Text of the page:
Does ‘I’m sorry’ suffice?
There is something uniquely significant in the power that comes with saying the word ‘sorry’ that causes a shift in the dispute-resolution process. If there is a signal of remorse or regret for one’s actions, this often opens the door to forgiveness for those actions and the possibility of some form of redress and resolution.
This scenario played out recently in a privacy breach case, which took place in British Columbia. A nurse’s employment was terminated for cause due to her unauthorized snooping into patient medical records that were not assigned to her. As the nurse was represented by a union, the termination was grieved on her behalf, and the process for resolution went through the procedural steps to an arbitration hearing.
After hearing arguments from both the employer and the union, the arbitrator made the decision to have the nurse reinstated into her former position. This decision was based on a number of factors and was influenced heavily by the degree of remorse that the nurse showed during the course of the arbitration proceedings. The employer appealed the decision, but it was upheld upon review.
Click here to read to read a summary of the case and the review.
For the Human Resources practitioner there are a few lessons to be learned from these two decisions.
First, the concept of zero tolerance in employment policies and procedures may not be sustainable. This does not mean that the employer must accept unacceptable employee conduct or prohibited behaviour. It does mean that the employer, especially in a unionized setting, must be able to apply a level of disciplinary penalty that is proportionate to the alleged incident.
Arbitrators look to the correlation of the imposed punishment to the alleged ‘crime’. In this case, would the termination have been upheld if the employee had received a disciplinary warning or a suspension prior to this culminating incident? It is possible that the outcome would have been different.
Second, the issue of remorse comes into play as a powerful lever for possible rehabilitation and reinstatement. If someone shows true regret for their actions, an arbitrator may determine that this response is authentic and deserves forgiveness in the form of the employee getting their job back. What it does not take into consideration is the impact of the breach of trust that has happened between the employee and the employer. In this case, how will the employer be able to reconcile its responses to this employee as she comes back to work?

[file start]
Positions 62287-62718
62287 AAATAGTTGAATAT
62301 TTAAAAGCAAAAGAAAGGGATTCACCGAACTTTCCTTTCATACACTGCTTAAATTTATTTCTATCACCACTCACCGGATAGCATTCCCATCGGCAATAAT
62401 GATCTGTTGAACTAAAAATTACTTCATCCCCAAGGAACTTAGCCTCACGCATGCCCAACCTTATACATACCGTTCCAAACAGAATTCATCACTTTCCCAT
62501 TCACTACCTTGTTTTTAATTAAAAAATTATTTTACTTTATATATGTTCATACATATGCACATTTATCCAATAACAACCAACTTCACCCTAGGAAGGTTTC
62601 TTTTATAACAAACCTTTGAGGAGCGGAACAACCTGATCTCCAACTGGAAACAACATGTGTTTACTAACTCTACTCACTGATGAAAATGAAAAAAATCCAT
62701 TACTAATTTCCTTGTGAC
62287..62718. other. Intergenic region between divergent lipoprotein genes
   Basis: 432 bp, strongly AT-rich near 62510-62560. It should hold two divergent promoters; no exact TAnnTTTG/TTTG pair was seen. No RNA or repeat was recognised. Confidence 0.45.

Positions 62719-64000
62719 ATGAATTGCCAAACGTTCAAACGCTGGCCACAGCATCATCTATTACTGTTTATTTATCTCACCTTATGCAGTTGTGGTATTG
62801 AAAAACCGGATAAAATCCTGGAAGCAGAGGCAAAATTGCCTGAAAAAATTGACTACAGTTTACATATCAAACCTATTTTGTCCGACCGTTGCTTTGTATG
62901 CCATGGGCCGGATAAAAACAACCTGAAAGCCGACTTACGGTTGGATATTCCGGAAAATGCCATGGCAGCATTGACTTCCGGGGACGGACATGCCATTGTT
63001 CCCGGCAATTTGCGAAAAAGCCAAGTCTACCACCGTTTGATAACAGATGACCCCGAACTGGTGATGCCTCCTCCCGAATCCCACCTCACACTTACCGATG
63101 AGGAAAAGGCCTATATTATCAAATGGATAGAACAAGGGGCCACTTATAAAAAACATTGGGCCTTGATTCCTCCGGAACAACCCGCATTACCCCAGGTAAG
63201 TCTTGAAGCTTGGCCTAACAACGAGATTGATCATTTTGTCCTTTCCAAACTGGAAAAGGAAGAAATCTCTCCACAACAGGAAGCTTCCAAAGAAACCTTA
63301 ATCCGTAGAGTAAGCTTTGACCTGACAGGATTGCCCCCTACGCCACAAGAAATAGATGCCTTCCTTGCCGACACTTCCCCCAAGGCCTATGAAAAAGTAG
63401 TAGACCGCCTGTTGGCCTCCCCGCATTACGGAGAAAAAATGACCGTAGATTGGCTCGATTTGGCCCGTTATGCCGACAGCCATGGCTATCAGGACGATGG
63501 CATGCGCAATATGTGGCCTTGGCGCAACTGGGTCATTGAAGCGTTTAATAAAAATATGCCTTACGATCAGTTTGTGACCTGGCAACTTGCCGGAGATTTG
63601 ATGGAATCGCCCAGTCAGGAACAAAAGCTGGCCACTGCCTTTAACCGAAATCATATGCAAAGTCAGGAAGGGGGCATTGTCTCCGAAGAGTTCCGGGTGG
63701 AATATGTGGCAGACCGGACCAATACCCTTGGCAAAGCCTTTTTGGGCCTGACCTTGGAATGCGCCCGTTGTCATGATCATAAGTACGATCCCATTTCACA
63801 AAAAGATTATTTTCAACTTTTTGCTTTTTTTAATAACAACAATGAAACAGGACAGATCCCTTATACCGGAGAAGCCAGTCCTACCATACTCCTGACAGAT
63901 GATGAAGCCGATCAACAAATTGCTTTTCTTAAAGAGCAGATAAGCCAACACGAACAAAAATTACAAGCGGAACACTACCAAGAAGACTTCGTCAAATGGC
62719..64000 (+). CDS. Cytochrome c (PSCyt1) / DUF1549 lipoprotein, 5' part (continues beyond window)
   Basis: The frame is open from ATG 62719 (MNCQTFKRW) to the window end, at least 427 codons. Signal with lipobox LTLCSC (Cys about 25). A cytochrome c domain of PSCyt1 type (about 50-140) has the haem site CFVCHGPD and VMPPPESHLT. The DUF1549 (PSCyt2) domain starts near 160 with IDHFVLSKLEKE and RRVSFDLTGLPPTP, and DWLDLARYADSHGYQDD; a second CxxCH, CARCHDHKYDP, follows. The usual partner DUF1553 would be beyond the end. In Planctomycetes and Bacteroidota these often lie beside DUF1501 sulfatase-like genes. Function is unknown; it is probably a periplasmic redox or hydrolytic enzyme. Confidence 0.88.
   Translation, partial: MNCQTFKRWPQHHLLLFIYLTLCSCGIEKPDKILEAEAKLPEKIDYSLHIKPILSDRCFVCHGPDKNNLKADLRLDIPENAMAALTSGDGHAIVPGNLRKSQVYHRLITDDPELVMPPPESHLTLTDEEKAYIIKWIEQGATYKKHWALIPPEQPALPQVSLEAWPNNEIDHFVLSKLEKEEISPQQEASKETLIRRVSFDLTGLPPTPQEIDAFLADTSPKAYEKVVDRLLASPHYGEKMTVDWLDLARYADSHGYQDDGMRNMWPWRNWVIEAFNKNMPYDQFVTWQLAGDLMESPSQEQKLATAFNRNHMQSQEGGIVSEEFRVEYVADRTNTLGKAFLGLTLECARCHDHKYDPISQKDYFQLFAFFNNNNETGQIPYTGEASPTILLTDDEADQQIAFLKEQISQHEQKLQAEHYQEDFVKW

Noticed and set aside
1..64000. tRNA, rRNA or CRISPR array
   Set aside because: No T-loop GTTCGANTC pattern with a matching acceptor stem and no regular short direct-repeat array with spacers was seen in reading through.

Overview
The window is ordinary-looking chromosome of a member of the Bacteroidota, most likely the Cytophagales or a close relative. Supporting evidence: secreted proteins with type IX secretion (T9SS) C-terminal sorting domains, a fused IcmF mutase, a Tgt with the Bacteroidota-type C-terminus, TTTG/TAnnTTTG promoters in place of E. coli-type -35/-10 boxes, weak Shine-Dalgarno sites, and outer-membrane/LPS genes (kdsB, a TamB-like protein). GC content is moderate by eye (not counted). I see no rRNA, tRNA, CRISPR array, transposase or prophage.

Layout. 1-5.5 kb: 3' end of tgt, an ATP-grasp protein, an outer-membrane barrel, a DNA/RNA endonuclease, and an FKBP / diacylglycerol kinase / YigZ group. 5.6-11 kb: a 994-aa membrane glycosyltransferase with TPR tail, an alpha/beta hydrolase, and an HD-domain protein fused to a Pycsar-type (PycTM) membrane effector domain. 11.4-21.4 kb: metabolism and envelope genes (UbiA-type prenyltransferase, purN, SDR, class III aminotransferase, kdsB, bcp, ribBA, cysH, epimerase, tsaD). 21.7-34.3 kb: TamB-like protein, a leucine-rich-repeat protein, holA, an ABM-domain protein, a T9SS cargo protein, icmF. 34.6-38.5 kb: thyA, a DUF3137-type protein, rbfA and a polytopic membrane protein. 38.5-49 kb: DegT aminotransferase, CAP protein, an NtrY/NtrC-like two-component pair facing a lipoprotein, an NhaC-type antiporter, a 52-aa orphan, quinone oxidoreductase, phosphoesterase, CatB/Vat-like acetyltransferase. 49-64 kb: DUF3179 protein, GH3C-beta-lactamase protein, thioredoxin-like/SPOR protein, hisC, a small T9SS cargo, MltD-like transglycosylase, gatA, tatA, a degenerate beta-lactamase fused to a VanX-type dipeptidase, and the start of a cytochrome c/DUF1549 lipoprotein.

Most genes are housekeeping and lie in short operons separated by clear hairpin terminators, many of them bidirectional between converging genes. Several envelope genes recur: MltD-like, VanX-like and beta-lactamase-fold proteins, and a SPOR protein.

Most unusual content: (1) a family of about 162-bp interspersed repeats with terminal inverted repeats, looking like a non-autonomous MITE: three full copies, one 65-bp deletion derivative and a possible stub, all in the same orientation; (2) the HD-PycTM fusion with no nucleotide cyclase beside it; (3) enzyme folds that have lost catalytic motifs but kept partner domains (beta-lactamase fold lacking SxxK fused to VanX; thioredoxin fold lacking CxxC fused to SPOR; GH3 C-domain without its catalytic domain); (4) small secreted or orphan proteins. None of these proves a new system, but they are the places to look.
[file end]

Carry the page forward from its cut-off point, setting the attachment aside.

When an employee is returned to their previous position as a result of an arbitration decision, especially one that has been upheld upon appeal, there is no going backwards for either party. The employer will probably not want to pursue any type of supervisory action against the employee because the return to the position is one that was ‘forced’ through the arbitration process.Unfortunately, there is a resulting perception that the employee will be untouchable for the rest of their tenure with the employer. The employee will probably perceive any move on the part of the employer as retribution for their actions or feel that their performance is under constant scrutiny, even if it is not.
At the end of the day, forced reinstatement does not reduce the possible consequences of a severely damaged employment relationship. The only possible remedies that can help rebuild a fractured employment relationship may be some continued apologies and the acceptance of forgiveness for everyone involved.
- If you were the employer in this case, how would you perceive the grievor’s attempt at remorse?
- Do you think a zero tolerance policy for privacy breaches in a health care setting is appropriate? Explain your rationale.
- If you found out your confidential health records were accessed by someone who did not have authorized access, how would you respond? What would you expect the employer to do in your case?
- As the HR practitioner in this case, what steps would you put into place to prevent privacy breaches in the future?